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Power, Flex, and Athleticism of a ski?

post #1 of 12
Thread Starter 
I am writing a research paper on skiing, and came upon this confounding quote:
Quote:
"The type of wood, processing, size, length and width are different – these are all factors that affect the power, athleticism and flex of the skis."
http://www.voelkl.com/index.cfm/EN/236
I can understand what the flex of the ski is, and why it is important to have a ski that bends when its pushed, but what do they mean when they say the "power" of the ski? And what on earth do they mean when they say the "athleticism" of the ski?
Thanks,
Robert Storm
post #2 of 12
This is what you get when the sales department in a non-English speaking country writes about engineering.

The article is here, and in context the quote is:
Quote:
Wood Core Concept


We’ve perfected what nature gave us: wood— like always, there's no better core material for achieving the best flex performance in a ski. Adaptable, flexible and yet still stable - no other active material allows the skier such a compact and harmonious feel. A wooden heart beats in all VÖLKL ski ranges. Different WOOD CORES have been developed for all the different intended uses and characteristics of the skis. The type of wood, processing, size, length and width are different – these are all factors that affect the power, athleticism and flex of the skis.
Without getting too technical, we know there is no wooden heart, and that terms like athleticism are anthropomorphic projections on an inanimate manufactured product. The alternative is clearly a wimpy, artificial, machine made, flaccid foam core, and we know what that means about anyone who would buy that!

Did that answer your question? :
post #3 of 12
Quote:
Originally Posted by Cirquerider View Post
This is what you get when the sales department in a non-English speaking country writes about engineering.

The article is here, and in context the quote is:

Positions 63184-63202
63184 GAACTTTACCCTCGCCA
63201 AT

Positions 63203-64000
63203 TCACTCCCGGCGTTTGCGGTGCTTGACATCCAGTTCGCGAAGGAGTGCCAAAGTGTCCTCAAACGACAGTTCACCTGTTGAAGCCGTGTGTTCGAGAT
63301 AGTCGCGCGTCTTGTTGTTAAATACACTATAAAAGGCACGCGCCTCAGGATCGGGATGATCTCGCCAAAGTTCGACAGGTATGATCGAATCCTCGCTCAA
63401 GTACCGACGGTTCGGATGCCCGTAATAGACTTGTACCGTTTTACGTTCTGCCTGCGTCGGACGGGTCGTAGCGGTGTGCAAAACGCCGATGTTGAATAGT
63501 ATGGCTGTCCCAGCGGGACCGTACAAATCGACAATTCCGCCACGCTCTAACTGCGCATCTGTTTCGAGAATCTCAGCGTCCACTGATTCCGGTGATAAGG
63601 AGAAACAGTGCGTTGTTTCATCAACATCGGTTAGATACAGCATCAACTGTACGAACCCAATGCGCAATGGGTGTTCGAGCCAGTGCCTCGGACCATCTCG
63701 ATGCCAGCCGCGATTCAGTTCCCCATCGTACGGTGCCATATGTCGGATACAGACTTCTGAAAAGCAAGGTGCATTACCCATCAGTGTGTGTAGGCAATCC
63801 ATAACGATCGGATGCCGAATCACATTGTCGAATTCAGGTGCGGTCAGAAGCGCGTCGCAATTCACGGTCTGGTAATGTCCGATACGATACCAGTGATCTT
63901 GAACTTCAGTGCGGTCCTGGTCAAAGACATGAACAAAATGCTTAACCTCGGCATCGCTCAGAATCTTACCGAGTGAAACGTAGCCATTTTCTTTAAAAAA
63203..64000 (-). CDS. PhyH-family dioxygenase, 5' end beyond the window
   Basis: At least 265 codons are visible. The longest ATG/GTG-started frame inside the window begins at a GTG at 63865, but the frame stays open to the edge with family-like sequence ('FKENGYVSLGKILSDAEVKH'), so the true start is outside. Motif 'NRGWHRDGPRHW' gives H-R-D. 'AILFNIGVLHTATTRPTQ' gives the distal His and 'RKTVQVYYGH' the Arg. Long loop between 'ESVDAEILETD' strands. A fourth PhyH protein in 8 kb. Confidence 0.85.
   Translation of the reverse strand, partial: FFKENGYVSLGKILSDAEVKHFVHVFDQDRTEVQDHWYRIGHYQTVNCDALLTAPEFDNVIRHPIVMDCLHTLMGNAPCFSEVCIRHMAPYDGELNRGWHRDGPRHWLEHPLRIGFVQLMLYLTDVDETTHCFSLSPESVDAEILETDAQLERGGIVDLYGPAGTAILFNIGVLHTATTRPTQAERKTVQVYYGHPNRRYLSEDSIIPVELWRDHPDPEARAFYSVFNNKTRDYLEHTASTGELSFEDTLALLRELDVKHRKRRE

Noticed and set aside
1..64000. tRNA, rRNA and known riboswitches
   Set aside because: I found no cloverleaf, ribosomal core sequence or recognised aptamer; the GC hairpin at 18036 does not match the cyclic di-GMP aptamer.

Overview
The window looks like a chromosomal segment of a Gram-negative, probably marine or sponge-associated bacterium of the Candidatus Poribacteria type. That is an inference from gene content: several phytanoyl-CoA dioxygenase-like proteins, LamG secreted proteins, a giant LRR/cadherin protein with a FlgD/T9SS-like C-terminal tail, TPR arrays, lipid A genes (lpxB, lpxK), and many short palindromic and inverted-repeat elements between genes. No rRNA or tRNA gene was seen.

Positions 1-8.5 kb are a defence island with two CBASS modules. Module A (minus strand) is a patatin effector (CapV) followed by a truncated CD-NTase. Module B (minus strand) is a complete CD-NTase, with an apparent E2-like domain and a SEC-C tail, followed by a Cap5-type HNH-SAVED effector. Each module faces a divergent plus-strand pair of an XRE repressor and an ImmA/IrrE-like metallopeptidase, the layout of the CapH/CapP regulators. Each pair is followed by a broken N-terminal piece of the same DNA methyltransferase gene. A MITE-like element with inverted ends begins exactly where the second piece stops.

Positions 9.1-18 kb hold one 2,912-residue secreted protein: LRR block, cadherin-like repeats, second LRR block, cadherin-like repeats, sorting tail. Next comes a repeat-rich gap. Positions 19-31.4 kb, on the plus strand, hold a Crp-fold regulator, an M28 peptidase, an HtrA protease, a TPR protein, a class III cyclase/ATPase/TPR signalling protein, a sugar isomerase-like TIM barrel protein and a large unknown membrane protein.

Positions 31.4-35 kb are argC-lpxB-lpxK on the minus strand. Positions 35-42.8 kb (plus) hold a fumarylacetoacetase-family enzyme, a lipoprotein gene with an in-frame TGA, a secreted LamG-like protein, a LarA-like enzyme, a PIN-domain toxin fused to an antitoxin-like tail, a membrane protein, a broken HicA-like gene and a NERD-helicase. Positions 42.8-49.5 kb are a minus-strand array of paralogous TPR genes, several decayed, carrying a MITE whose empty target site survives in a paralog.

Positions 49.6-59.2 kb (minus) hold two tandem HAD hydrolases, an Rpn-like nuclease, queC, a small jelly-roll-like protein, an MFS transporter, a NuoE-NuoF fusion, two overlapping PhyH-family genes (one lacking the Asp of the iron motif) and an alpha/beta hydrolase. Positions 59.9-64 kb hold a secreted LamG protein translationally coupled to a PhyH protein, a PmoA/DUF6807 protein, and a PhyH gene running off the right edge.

Without getting too technical, we know there is no wooden heart, and that terms like athleticism are anthropomorphic projections on an inanimate manufactured product. The alternative is clearly a wimpy, artificial, machine made, flaccid foam core, and we know what that means about anyone who would buy that!

Did that answer your question? :

No.

Volkl's have a foam core rather than a wood core: YES or NO.
post #4 of 12
Quote:
Originally Posted by Cirquerider View Post
This is what you get when the sales department in a non-English speaking country writes about engineering.
LOL...well said.

OldSchool's question cannot be answered with a YES or a NO.
post #5 of 12
Thread Starter 
Ok, that helps, thanks.
Just... most high-end skis (atomic, völkl, stöckli) are made with wood cores, right?
What is the difference between a wood (or whatever they make the good ones out of) and a foam core?
post #6 of 12
Quote:
Originally Posted by DJThuht View Post
What is the difference between a wood (or whatever they make the good ones out of) and a foam core?
-Shape and frequency of vibrational modes and the effect of the damping of the core material on them. Pretty important for ski performance.
-The sound implications of that for the skier
-Ability to absorb impacts without permanent deformation
-Weight

Cost is an issue because high quality wood cores are expensive to make, and there is the marketing aspect, because many skiers are convinced a wood core is a sign of quality.
post #7 of 12